I didn't really care for Zoop all that much. It's a novel concept that reminds me of a game I have for the Atari 2600. The graphics are simplistic, like all the other puzzlers. This cart isn't really fun to play. It is more like work than anything else, and it certainly isn't addictive. The audio is really poor, even for the Game Gear. I enjoy a good puzzle game, but Zoop wasn't exciting enough. It needs more to keep my attention. Not enough brain teasing for my liking.
I really enjoy any type of puzzle game, and Zoop is no exception. There isn't really anything flashy or special about the game, but that's okay. The game has only one job and does it very well: Offer the player hours and hours of endless hairpulling fun. The game is so simple that players of any age can enjoy it, but experienced players as well will be able to have a good time with this title. The sound can get annoying after a while, but that's what the volume control is for.
If you are looking for a game to drive you completely insane, this is it. Zoop is comparable to Tetris but with a twist. Once you begin playing it, there is no turning it off. However, the control seems too sloppy and too fluid, which made it difficult to get used to, but that is a small price to pay for tons of fun. As the levels increase, so does the difficulty and intensity. Those who are looking to fulfill hours of their time and get a game with loads of playability, definitely give Zoop a try.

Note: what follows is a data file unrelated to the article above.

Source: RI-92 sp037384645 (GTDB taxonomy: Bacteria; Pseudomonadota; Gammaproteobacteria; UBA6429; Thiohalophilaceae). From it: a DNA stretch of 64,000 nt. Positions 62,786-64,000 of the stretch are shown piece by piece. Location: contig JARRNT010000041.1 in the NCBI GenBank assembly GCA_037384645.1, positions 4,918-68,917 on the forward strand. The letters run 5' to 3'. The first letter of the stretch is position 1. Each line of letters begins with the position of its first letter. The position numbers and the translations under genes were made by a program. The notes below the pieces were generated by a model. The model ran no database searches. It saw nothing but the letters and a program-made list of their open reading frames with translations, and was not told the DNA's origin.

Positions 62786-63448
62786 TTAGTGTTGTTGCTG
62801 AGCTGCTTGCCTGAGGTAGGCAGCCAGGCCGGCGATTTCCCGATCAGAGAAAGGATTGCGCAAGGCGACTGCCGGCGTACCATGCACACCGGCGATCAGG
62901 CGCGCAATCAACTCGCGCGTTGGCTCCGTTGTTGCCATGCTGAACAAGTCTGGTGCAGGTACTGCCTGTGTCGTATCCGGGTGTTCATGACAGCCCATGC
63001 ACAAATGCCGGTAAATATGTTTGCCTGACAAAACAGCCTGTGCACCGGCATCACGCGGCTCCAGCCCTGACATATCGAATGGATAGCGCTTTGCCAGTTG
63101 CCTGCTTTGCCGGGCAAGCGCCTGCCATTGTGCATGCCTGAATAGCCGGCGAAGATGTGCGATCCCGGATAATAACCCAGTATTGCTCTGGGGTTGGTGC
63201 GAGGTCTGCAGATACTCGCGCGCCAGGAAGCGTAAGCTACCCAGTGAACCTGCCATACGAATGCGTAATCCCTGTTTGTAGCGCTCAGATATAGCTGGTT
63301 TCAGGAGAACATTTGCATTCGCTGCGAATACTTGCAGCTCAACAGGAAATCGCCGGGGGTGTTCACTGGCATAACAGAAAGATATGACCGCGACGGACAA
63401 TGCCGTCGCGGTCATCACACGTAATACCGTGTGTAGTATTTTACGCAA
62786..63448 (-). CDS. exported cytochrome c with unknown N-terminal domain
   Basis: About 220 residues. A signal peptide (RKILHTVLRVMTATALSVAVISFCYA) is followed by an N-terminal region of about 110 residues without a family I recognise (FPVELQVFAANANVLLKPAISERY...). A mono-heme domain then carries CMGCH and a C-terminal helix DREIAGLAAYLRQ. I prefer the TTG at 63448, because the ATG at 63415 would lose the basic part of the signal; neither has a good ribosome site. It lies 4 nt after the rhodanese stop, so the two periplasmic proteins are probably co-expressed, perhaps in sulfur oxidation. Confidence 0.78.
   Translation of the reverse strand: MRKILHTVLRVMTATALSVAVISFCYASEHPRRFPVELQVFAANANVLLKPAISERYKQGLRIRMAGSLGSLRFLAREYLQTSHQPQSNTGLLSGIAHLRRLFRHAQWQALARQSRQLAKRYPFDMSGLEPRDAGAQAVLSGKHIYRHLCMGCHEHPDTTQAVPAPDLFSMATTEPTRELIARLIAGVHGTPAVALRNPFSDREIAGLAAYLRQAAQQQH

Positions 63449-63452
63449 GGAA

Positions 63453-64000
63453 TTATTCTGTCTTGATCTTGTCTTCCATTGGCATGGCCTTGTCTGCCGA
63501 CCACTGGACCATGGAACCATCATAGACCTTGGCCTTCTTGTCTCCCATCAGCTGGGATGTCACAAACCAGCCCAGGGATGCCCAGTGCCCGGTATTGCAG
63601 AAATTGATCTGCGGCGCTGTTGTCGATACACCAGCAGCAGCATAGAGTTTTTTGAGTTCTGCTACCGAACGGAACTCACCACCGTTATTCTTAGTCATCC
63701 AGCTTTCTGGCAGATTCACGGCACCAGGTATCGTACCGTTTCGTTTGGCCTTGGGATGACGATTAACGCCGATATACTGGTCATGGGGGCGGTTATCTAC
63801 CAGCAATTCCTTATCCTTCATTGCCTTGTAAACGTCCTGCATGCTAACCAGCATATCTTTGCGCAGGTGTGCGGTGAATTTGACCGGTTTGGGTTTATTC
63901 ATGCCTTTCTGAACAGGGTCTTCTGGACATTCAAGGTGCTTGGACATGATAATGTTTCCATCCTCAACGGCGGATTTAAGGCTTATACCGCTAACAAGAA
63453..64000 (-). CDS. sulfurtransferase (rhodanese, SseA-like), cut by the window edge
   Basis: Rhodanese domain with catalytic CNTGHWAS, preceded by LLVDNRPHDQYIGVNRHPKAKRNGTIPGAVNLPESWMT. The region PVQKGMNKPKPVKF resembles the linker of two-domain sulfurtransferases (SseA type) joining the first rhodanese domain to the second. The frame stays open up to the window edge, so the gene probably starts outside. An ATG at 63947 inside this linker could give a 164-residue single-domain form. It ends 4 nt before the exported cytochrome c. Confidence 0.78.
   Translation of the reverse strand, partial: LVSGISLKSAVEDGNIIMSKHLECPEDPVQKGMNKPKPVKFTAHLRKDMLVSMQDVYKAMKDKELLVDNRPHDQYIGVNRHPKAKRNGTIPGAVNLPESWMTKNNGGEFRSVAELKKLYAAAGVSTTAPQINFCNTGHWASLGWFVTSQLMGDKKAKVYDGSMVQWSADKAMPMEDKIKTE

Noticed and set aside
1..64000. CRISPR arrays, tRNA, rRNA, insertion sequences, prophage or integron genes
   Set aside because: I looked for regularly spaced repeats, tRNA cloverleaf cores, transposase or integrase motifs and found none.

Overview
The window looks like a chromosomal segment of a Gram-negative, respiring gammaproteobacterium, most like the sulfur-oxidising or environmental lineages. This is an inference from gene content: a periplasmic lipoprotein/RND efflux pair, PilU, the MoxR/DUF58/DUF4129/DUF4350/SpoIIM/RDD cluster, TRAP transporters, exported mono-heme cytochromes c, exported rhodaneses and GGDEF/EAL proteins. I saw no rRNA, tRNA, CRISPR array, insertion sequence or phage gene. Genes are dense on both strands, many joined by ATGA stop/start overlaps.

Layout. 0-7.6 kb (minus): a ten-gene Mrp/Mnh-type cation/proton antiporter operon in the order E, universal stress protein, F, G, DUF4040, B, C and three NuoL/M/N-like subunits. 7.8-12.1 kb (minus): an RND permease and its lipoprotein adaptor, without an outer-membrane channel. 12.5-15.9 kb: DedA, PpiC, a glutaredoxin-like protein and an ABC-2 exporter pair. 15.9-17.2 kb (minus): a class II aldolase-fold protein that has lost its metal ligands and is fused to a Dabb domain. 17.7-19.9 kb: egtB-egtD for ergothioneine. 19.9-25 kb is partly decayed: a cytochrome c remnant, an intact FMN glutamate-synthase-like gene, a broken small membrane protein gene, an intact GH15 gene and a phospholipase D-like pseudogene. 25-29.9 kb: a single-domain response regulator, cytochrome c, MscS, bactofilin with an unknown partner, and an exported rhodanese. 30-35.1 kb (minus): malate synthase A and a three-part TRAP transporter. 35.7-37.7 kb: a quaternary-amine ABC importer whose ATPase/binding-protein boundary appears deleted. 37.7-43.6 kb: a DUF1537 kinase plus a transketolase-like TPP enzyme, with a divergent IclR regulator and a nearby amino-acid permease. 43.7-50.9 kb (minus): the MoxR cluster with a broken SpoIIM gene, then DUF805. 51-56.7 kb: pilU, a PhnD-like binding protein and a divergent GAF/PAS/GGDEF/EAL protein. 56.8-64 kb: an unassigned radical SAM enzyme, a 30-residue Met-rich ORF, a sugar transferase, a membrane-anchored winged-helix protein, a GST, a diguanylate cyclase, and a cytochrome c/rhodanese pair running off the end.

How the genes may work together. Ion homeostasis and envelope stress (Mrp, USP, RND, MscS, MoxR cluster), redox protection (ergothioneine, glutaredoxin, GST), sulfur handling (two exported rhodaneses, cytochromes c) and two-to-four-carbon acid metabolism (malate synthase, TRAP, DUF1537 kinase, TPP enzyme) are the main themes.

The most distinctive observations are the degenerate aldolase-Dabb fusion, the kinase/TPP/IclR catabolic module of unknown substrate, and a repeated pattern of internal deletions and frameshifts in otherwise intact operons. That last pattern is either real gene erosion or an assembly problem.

Zoop is one of those puzzle games that will make you., well...insane. The instant you plug this one in, bad Tetris flashbacks appear, ready to turn your brain to mush. Zoop's graphics and sound definitely do not push the Game Gear to its limits, but they are more than adequate for a puzzle game. The control is a littte sticky for a fast-action game, but that is part of the fun (difficulty) of playing such a game. A must-try for everyone living in rubber rooms.
- Genre: puzzle
- Players: 1
- Publisher: Viacom New Media
- Developer: Hookstone/Panelcomp
- Available: 1995
While racing to create something for the marketplace, many software developers seem to forget about the enjoyment factor of their games. Such is the case with Zoop. Like all great puzzlers, Zoop is based on a simple concept of matching colors. This strategy, matched with a need for quick thinking, creates what, for the most part, is a fun little brain teaser.
Unfortunately, Zoop is missing that special something that gives it the super-addictive quality of something like Tetris. It's difficult to pin-point exactly what's missing, but it probably has to do with the fact that there is an actual technique (simple as it may be) that must be learned just to play. Let's face it, everyone already knew how to fit geometric shapes together.
At last: a puzzle game that dares to be different from Tetris. Zoop for the Genesis isn't destined for the kind of greatness that made Tetris a part of the gamer's vocabulary, but its absorbing puzzle play should earn it a place on your holiday wish list.